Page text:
Steve, Diane and I went to a movie! We had a gig. Everyone was satisfied with the name Legion. That night, Tuesday, September 19, 1972, Legion began the set with "Does Anybody Really Know What Time It Is", by Chicago. The crowd was thin, about ten people, but they were enthusiastic and the band sounded tight from the start. Thane's crisp drumming gave a solid sound to the group. Chris played Steve's RMI piano on some songs and Richard played bass on some material. Everybody sang. Steve emerged as an excellent lead singer and our comic frontwork made the evenings fun. We did some impromptu arrangements of some Regents material, and we had new parts to play and sing with less people on stage. It was good practice. Steve was a guitar virtuoso. He could play anything well. Richard and Chris were outstanding on their horns and got really good on bass and piano. Each of us became a better singer. We had to.

We formed a bond and a band. Once in a lifetime! The next night saw a smaller crowd but the band played better. Thursday saw a few more familiar faces as the audience was beginning to find out what was going on. We also saw our old band members from the Regents who were still a little aggravated, but friendly.

Friday night saw a full house in the Casino. It was a first for Bud and Terry Graham because they had never seen the club packed. We repeated that on Saturday and played even better with all the dancing and applause. We knew we had something.

Saturday night after Legion had concluded the evening, Terry called me into the office and complimented our group. He paid me in cash for the week. He said we had done a great job and that the Soul Survivors would start next week. I almost started to cry again. I thanked him for the week and then I begged him to give us some more time to build something new for him and the Casino. I told him we could play anything and draw all our old fans through the week and build a new younger audience of people who lived closer to the Casino. He thought about it and said he liked the Soul Survivors better. They had played to an older crowd in private clubs and had a better name.

I said soon we would have a big name. He finally agreed to let us be the house band. I asked him for more money per week and he said yes. I paid Richard, Chris, Thane, and Steve and told them we were in. We had a gig with real income. We left as a happy band and I now could pay the rent and eat that night.

We played Tuesday through Saturday and rehearsed on Monday nights at the Casino. We learned much new material and played all the radio hits plus some tricky horn band songs. People loved our Chicago music. Richard and Chris got really good on their second instruments and played piano and bass more of the time when the songs demanded. I still played the Key Bass on the songs where they played brass. We played our original songs from the start. Steve contributed some of his own songs and we had a goal to play some of our own stuff and do fresh arrangements of top forty music. The crowds grew and our fame grew. Our incomes grew also with regular pay, in cash.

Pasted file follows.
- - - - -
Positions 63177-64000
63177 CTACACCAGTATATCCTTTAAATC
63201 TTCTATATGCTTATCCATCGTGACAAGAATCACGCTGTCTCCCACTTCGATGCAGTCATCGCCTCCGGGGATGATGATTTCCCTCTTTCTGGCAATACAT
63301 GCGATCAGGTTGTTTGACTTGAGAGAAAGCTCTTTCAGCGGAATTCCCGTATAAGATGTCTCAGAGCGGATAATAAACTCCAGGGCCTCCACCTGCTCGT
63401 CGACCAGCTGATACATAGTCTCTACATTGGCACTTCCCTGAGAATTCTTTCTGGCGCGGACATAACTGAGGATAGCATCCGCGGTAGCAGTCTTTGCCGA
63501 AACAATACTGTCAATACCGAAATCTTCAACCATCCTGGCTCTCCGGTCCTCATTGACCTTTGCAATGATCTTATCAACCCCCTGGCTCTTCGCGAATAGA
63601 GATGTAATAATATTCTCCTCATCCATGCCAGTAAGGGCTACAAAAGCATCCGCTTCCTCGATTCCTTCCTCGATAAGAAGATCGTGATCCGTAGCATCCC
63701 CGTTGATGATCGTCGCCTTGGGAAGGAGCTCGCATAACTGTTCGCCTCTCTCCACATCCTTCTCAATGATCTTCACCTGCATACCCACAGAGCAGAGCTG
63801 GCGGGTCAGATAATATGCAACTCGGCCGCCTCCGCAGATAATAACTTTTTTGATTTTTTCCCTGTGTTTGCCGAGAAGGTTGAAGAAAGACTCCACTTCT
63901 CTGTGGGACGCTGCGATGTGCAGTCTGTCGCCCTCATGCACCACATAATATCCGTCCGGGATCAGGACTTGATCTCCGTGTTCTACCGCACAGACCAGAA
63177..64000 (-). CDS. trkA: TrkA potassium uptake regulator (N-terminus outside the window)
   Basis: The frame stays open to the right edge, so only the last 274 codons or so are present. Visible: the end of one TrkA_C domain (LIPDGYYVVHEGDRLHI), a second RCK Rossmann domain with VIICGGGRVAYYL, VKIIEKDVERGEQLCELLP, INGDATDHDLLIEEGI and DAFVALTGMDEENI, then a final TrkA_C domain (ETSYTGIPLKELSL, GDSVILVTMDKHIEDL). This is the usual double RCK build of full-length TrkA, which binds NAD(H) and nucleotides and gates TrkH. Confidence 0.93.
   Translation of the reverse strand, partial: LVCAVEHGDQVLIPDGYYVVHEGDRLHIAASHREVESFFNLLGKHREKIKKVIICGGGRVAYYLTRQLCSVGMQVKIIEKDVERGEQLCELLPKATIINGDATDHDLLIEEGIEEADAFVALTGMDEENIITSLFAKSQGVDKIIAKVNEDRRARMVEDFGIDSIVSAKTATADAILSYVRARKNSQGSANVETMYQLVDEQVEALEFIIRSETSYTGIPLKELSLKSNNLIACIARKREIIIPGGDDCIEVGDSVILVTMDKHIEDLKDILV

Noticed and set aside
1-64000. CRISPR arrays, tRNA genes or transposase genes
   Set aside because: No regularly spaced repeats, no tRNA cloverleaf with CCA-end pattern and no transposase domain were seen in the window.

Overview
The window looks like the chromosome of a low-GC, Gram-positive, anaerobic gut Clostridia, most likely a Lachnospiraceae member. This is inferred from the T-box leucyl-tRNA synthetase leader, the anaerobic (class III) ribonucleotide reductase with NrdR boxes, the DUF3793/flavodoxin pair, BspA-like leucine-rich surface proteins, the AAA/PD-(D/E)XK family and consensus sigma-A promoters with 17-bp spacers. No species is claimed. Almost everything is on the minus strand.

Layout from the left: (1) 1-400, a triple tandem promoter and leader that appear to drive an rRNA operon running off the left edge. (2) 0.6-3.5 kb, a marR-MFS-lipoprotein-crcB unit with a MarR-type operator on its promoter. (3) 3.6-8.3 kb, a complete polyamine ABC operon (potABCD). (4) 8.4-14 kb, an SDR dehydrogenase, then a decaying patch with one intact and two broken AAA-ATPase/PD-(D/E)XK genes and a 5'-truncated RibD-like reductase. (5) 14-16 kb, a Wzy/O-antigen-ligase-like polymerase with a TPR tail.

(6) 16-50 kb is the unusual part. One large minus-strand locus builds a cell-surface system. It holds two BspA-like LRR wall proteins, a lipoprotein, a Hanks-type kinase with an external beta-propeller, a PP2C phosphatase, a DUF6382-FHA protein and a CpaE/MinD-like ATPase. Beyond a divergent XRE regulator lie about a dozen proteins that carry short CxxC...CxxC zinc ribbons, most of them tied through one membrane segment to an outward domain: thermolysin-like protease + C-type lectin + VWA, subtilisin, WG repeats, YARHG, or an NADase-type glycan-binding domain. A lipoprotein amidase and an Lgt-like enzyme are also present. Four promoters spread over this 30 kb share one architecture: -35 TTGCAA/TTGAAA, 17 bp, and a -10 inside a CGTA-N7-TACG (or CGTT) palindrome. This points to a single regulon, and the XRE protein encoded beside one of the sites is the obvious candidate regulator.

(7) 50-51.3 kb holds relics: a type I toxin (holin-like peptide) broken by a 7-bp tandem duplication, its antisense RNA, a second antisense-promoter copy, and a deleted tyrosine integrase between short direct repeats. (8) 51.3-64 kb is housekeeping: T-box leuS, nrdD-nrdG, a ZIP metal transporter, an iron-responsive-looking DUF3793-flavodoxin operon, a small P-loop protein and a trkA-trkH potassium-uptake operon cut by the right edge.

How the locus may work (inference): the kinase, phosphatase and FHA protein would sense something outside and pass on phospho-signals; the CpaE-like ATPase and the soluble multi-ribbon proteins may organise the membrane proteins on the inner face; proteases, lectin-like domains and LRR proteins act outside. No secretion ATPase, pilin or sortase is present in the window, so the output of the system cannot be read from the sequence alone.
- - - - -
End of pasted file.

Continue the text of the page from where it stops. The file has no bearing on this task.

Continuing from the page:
Thane Rogers left the band in February 1974 and was replaced by Pat Kelly on drums. Pat had played with Steve in Axis. Pat was a great guy and versatile as he sang lead and also played guitar. I played drums on some songs and Pat played guitar. It took us in some new directions and Pat was loved by our audience. Still, we hated to lose Thane. Legion had constant crowds and we recorded original songs and even did some songs for a local film "King Kung Fu". We would have had a film credit but the film was sold and new music dubbed in. Steve's "Gorilla Rag" still closes the film.

Records were pressed of our contribution and they are very rare. Richard Lamb left Legion for a new life in Arizona in August 1975. There was some disagreement over the brass section that led to his ultimate decision to leave. Chris, Steve, Pat, and I carried on as a four piece band for two months more, but our versatility was cut due to the lack of horns. My heart wasn't in it anymore. A big new disco was opened that took some of our audience at that time. We amiably agreed to dissolve Legion on November 22, 1975.

We had had a three year and two month run at the Casino. We made the owners rich and entertained thousands. We recorded, played concerts. played many proms, and paid for our educations. Steve Downey, Robin Church, Pat Kelly, Thane Rogers, Richard Lamb, and I all went on to other careers and we all played music and play music. All of us have experienced life and have been fulfilled in many ways, but we will never forget the great songs, great crowds, great girls we loved, and the tremendous brotherhood that we shared when we were


Bryan Hill 2003 all rights reserved Feel the Power of Legion

Bryan and Harlan

In July of 2016, Thane dug up these publicity shots he took of Bryan with his ventriloquist dummy, Harlan.

"I had a lot of fun with this shoot. Again Bryan wanted some 8x10's to make promo flyers. We did these at Bryan's house. He had all these ideas for different poses he wanted and I came up with a few more. We were laughing the whole time.

Bryan's dad was with the Sheriff's Reserve and also a Western Auto store manager at the time. Bryan had his dad come over & change into his uniform to get of shot of Harlan getting cuffed. I shot a whole roll of 36 that morning. What fun.

The guy was always thinking. God, I miss Bryan."

Bryan and ventriloquist dummy, Harlan
Bryan Hill and Harlan
Bryan Hill, Harlan, and Bryan's dad cuffing Harlan